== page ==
2007 Cadillac STS Interior
This interior review was written when the 2007 Cadillac STS was new.
Edmunds liked the premium look of the Cadillac STS, which has "Plenty of handsomely stitched leather and fillets of wood trim fill the cabin." Most reviewers find the interior of the STS polished and luxurious, with a few criticisms of the design materials.
Some critics find that the Cadillac still lags luxury class competitors in interior quality. Consumer Guide notes the "quality of interior materials falls just short of import-brand standards." Kelley Blue Book felt the interior is "certainly pleasing to the eye, but not ground-breaking by any means."
The reviewers at Edmunds say the STS makes for a great road trip companion -- the seats are geared toward long hours and bumpy rides. "The heated and cooled seats are roomy yet supportive and the cabin is hushed at freeway velocities. Even the grooved concrete slabs of L.A.'s 405 freeway don't ruin the tranquility within the car." Heated seats are available on the V8 model. Edmunds also notes "Its sporty bucket seats might be too firm for some," while Kelley Blue Book feels "Cadillac has found a nice combination of comfort and support, and they do a good job of holding you in place without being too firm."
Reviewers think the front seats of the 2007 Cadillac STS deserve kudos. About.com's reviewer says "both the driver's seat and the driving position are first rate." Car and Driver says the front seats "are surprisingly well-bolstered and BMW-firm. No complaints." Yet, reviewers find the back seat less roomy and luxurious, as compared to other cars in its class. The thinks the back "doesn't provide enough leg or knee room," and MSN says the rear seat isn't as sumptuous as the class leaders."
The 2007 Cadillac STS V6 and V8 comes standard with front and rear-center armrests with dual cup holders, a climate control system, cruise control, power programmable door locks with rear child security feature and five-language information display. The standard features aren't without problems, however. The experts at Road and Track say there is a steep learning curve with a handful of the on-board gadgetry: "learning how to operate all of the systems is by no means second nature." MSN mirrors that sentiment with the sedan's audio system: "Some may consider the audio settings to be too complicated for easy driver use."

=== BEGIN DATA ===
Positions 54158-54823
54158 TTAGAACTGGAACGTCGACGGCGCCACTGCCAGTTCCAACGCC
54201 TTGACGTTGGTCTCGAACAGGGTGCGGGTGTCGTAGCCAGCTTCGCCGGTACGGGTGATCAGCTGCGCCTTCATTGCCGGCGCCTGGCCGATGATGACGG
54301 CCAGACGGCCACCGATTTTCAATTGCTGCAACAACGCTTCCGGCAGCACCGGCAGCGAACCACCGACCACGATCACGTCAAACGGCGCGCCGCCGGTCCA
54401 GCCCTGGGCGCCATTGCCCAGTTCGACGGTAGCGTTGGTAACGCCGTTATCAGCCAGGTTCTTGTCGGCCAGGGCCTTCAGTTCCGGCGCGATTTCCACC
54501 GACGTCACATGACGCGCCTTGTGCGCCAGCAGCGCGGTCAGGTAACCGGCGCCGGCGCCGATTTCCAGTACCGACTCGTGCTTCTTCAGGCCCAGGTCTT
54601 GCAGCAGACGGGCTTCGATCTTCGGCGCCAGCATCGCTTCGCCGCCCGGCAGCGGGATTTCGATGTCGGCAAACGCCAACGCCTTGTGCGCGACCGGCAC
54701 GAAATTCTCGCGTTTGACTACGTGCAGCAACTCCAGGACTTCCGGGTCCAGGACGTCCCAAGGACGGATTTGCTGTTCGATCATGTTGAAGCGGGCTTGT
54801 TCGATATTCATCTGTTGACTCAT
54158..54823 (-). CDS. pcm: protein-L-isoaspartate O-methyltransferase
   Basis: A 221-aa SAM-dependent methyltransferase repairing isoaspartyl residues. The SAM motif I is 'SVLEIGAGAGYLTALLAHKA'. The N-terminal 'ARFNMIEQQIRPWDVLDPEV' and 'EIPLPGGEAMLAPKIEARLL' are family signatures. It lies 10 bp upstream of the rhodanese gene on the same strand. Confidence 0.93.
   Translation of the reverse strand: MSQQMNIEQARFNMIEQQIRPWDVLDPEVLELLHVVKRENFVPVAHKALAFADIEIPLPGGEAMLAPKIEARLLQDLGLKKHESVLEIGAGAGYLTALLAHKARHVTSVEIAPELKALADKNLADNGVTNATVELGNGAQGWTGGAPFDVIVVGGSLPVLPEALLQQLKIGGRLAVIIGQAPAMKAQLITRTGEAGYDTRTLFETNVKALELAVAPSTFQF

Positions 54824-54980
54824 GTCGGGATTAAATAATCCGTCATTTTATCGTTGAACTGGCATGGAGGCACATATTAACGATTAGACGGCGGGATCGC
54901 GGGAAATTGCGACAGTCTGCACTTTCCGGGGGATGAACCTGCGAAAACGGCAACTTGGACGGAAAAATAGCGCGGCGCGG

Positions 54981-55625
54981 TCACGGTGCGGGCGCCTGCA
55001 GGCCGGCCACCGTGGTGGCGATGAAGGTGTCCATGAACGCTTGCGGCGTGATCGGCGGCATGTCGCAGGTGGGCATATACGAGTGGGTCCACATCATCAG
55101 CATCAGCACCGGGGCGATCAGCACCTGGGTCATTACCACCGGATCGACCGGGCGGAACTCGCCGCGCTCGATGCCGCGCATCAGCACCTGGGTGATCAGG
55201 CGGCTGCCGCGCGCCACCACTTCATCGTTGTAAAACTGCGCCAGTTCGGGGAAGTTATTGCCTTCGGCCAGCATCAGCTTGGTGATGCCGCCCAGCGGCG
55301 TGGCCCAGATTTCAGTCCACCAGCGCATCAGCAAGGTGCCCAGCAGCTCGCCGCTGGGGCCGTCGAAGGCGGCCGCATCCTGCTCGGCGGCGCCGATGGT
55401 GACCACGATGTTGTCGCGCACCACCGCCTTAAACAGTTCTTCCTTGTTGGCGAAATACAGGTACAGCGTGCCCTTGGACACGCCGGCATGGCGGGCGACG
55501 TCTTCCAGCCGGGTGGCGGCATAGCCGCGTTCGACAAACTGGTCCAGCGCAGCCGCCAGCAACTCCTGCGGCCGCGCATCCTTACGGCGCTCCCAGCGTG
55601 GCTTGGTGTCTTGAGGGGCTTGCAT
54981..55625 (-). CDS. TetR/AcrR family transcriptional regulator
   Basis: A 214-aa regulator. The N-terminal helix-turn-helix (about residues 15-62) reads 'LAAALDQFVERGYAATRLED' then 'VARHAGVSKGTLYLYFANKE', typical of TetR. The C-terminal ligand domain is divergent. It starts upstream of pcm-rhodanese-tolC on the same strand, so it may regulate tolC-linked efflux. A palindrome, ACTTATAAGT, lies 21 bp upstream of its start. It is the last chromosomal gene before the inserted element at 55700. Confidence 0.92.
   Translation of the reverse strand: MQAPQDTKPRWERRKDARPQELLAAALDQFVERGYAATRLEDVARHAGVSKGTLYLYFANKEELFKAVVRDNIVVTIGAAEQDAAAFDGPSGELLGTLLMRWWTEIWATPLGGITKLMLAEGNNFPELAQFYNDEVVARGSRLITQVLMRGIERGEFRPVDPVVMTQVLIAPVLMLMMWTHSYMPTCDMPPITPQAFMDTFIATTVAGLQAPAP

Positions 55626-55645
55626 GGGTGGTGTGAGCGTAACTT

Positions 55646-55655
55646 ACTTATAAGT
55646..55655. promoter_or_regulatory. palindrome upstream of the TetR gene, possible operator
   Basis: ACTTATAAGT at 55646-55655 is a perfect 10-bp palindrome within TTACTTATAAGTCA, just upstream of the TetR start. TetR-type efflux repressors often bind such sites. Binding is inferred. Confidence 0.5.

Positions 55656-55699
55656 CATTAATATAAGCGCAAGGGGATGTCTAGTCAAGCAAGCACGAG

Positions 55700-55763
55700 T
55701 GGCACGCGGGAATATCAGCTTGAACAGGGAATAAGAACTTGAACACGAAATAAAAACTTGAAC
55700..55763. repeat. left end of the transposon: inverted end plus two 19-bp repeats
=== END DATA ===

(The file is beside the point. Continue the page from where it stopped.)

Stereo and Entertainment
The V6 and V8 come standard with AM/FM stereo with CD player, RDS, and Bose® 8-speaker system and a three-month trial of XM Satellite Radio.
The navigation system on the STS received mixed reviews. "Caddies have always been clustered with gadgets, and the STS is no exception," writes U.S. News reviewer Rick Newman. "I'd lump the 3-D and split-screen features on the optional navigation system, unnecessary complications." And while About.com says, "the navigation system is great -- I can't imagine buying a luxury car without one," other reviewers say the Cadillac's navigation system is too complicated and slow. The experts at CNET call the device's processing speed "sluggish," adding, "When zooming in and out, the map takes at least a couple of seconds to refresh, and most inputs are greeted with some kind of whirring or ticking sound as the unit thinks about its next screen."
Reviewers say the standout features on the STS include remote-start and an electronic ignition that only requires the key fob to be inside the car to turn it on -- "no need to fish for the remote and push the button. Very James Bond," says About.com.
Most reviewers give the Cadillac STS's cargo room positive remarks, although some think the trunk is smaller than one might expect. Trunk space totals 13.8 cubic feet, which Kelley Blue Book calls "massive." Alternatively, Edmunds points out that the trunk is smaller than one might expect for this class of car.